Ideas in Geometry/Instructive examples/Section 3.2 Problem 42 - Lattice Area, Pick's Theorem, and Probability
Terms, Theorems, and Components: edit
The plane of black dots on which the objects are drawn is referred to as a lattice or Lattice (group). A lattice consists of a set of dots which lie in perfect rows and have a distance of 1 to any dot directly above, below, left, or right of itself. The lattice acts as a guide for drawing objects.
Pick's Theorem edit
Pick’s theorem is a tool used to determine the area of any object constructed on the lattice.
The formula looks like this: A=b/2+n-1
A = Area (in units^2)
b = The number of lattice points on the border of the object.
n = The number of lattice points inside the object (do not include border points)
Small region: The red-ish area inside the larger region
Large region: The pink/purple-ish area inside formed on the lattice.
Finding the probability of selecting a random point within the large region which is also contained in the small region: edit
To do this, I have selected the following method:
1. Find the area of the larger region using Pick’s Theorem.
2. Find the area of the smaller region using Pick’s Theorem.
3. Create a ratio of the Area of the smaller region and the larger region.
4. Determine the probability of the likelihood a random point will fall in the smaller region and the larger region.
Step 1: Find the Area of the Larger Region edit
By simple counting we can determine that there are 9 border points and 9 internal points.
Now we plug them into Pick’s Theorem:
A = 9/2+9-1
A = 4.5 + 9 – 1
A = 12.5 units^2
Step 2: Find the Area of the Smaller Region edit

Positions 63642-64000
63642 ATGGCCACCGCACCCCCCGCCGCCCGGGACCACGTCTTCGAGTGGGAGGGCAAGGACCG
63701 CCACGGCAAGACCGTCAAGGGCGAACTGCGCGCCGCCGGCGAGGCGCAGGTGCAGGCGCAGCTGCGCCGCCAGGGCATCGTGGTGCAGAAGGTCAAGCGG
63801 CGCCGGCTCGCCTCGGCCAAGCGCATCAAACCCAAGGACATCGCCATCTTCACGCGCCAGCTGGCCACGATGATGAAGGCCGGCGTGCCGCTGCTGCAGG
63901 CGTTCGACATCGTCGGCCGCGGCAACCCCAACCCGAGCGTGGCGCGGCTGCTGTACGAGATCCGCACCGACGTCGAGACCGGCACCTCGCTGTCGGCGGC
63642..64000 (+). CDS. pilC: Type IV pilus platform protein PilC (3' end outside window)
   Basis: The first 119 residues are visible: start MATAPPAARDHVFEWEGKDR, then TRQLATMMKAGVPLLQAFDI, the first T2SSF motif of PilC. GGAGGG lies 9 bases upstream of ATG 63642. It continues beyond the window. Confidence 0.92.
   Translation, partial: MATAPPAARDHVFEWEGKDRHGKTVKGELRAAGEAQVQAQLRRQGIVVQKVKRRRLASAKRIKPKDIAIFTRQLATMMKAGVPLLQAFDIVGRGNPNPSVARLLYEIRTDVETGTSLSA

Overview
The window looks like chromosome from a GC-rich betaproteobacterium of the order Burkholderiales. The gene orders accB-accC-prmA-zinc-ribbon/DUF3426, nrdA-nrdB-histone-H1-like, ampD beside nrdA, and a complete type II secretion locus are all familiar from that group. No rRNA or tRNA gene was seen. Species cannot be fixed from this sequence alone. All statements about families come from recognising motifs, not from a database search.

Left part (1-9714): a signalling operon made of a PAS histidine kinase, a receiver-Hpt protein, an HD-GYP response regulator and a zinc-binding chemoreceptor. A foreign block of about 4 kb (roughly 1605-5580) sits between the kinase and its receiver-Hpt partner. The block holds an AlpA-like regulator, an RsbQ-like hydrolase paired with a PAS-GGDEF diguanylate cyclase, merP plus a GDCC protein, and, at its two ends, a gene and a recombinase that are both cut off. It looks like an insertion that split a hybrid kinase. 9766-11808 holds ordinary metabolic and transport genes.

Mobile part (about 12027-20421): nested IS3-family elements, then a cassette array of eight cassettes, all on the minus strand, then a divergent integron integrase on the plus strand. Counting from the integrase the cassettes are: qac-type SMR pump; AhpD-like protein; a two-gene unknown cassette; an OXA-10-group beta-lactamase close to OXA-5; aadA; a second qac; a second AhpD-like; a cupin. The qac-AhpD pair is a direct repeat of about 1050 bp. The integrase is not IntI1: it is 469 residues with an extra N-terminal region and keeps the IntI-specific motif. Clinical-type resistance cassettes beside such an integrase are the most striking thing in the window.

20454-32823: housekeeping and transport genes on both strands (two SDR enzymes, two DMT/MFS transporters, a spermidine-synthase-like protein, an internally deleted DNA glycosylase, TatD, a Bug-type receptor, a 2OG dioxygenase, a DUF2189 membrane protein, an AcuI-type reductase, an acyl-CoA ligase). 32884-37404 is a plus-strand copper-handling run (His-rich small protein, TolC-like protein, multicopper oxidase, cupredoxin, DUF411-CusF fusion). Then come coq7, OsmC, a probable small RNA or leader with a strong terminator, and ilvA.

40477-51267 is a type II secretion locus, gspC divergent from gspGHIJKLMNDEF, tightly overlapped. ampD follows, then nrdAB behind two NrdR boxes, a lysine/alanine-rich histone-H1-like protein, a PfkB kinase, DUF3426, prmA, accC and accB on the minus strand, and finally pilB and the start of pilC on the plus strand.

By counting we can determine that there are 5 border points and 0 internal points.
Now for Pick’s Theorem:
A = 5/2 + 0 – 1
A = 2.5 – 1
A = 1.5 units^2
Step 3: Find the ratio of the two regions edit
From Pick’s Theorem, we have determined that the Area of the larger region is 12.5 units^2 and that the Area of the smaller region is 1.5 units^2. This gives us a ratio of 1.5/12.5. We are comparing the amount of space in the smaller portion to the amount of area in the larger region. This helps us compare the area in a simple way.
Step 4: Find the probability of selecting a random point that is in the large region and the small region===
From our ratio, we found that of 12.5 units^2 in the larger region, 1.5 units^2 belong to both the larger region and the smaller region. To determine the probability, we need to compare the chances of picking a point in the smaller region with the availability of the entire region.
Because 1.5 units^2 are contained in the 12.5 units^2, we can say that when selecting a point in the larger area of 12.5, there is a chance we will pick a point in the smaller region of 1.5. So there is a 1.5 chance in 12.5 of selecting a point in the smaller region. Our initial probability is 1.5/12.5. However, mathematicians rarely like decimals contained in fractions for a final answer, so we can increase the numbers by dividing by a common factor of .5. After doing this, we arrive at our final probability of 3/25.
Final Answer: edit
In sum, the chance of selecting a point in the larger region that is also in the smaller region is 3/25.